This kitten just googled what a “Colombian Necktie” is…

Nevertheless, some might take the utilitarian approach of “If the death penalty deters one murder, won’t it be serving its purpose? How many innocents have to be saved for you to accept its efficacy?”- to which the swift and undeniable reply is “How many innocents have to be executed for you to accept its barbarity?”

III. Capital Punishment Is Just to Society

Likewise stemming from utilitarian arguments is the fear that murderers, rapists, and child molesters will live out their days rent-free, with three meals, a library, cable TV, with law-abiding society footing the bill for it all.

“Why should criminals get fed, clothed, and educated at the taxpayers expense when we have thousands of homeless and even more citizens unsure where their next meal will come from?”

That is a decent enough question, and while I could point out that there’s no big push to destroy poverty either, we can’t fall into the trap of pitting one issue against another. Here’re the simple facts of the matter: prison might not be the chaotic hellscape movies and TVs show, but they’re also not exactly 5-star hotels either.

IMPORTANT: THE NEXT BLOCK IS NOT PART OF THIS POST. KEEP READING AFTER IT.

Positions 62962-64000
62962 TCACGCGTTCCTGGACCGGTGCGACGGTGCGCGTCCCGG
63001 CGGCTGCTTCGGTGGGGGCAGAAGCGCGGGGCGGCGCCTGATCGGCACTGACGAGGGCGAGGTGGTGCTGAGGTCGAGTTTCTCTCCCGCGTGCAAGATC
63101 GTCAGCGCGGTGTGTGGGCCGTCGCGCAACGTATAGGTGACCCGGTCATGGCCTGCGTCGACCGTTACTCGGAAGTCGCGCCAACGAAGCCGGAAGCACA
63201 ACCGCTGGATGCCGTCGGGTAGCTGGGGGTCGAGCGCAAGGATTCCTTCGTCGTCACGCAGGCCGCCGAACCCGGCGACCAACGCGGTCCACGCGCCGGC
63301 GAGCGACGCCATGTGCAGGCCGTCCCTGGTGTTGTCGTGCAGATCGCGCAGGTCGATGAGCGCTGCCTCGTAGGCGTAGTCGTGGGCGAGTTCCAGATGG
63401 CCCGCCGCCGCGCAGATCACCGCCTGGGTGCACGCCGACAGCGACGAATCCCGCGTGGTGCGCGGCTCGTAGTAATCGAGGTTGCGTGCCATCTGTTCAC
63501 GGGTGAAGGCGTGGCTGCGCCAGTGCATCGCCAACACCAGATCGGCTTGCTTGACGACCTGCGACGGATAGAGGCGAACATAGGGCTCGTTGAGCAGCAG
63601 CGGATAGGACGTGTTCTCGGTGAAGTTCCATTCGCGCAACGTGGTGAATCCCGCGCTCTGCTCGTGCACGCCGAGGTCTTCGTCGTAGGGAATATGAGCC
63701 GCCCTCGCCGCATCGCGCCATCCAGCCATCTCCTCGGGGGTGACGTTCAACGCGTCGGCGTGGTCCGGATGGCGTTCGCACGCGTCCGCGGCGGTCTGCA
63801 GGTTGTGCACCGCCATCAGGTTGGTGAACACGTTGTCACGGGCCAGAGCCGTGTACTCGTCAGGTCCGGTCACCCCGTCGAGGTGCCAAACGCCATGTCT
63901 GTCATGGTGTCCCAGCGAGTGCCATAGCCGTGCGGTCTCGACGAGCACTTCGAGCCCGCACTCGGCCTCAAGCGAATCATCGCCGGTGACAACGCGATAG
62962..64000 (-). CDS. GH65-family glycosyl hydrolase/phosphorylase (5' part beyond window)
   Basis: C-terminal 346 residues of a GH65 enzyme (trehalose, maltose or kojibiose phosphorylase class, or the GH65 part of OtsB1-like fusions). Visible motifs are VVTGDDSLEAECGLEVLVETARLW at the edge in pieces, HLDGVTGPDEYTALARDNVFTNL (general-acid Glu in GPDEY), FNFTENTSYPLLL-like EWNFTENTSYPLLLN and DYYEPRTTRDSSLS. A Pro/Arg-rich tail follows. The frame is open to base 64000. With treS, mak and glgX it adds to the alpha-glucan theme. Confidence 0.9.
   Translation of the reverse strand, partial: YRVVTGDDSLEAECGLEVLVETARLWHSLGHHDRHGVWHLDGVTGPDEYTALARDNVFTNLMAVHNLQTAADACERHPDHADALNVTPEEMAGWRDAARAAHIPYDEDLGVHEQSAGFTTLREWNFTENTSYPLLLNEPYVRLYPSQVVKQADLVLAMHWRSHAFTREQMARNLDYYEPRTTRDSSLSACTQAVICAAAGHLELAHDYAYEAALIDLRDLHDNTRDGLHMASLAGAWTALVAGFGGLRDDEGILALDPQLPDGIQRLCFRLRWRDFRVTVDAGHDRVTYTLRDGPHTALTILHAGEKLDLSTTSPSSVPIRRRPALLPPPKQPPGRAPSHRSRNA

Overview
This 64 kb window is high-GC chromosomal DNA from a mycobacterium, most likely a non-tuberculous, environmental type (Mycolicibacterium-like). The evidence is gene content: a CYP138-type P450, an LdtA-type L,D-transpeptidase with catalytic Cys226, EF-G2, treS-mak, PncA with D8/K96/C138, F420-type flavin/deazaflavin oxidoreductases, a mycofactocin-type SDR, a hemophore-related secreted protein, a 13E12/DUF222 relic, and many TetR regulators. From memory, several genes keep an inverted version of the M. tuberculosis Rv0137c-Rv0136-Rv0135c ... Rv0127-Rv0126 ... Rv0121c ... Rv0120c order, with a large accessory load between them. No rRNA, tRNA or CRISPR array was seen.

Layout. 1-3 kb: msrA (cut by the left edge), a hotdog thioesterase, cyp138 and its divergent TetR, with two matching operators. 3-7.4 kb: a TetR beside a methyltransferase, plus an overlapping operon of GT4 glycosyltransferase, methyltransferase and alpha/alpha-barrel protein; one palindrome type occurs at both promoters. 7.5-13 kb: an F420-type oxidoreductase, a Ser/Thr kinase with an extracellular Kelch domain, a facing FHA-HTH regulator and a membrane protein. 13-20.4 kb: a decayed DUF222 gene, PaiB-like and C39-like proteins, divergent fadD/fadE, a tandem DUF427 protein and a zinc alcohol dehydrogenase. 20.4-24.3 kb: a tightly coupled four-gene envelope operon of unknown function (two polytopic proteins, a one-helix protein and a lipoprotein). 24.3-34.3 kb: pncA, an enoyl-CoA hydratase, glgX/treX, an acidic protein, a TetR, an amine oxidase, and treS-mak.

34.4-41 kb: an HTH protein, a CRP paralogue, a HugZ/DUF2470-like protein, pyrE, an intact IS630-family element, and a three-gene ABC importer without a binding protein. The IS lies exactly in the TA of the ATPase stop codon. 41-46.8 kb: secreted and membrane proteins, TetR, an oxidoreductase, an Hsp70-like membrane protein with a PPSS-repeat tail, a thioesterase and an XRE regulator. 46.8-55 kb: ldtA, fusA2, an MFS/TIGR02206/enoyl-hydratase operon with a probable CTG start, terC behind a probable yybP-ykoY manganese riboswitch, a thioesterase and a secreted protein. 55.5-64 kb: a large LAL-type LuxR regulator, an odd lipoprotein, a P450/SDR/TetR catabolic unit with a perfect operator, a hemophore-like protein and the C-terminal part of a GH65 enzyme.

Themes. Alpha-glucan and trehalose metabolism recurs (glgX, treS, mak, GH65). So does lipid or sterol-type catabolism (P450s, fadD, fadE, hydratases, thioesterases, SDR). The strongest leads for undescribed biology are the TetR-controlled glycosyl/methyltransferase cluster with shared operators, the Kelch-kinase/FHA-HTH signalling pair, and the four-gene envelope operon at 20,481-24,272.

Beyond this, it’s overwhelmingly cheaper to keep prisoners alive for decades than it is to go through the entire (and highly expensive) process of executing them. If it’s a matter of a murderer being comfortable, I challenge anyone to confine themselves to a room scarcely bigger than a closet for a month. Take all the books and lousy food and cable TV you want in there with you- I’ll bet even the most introverted of us will be going nuts by the end of the 10th day. Now imagine the prospect of a lifetime of that. I think it’s for that very reason that some convicts actually request the death penalty, rather than face life imprisonment.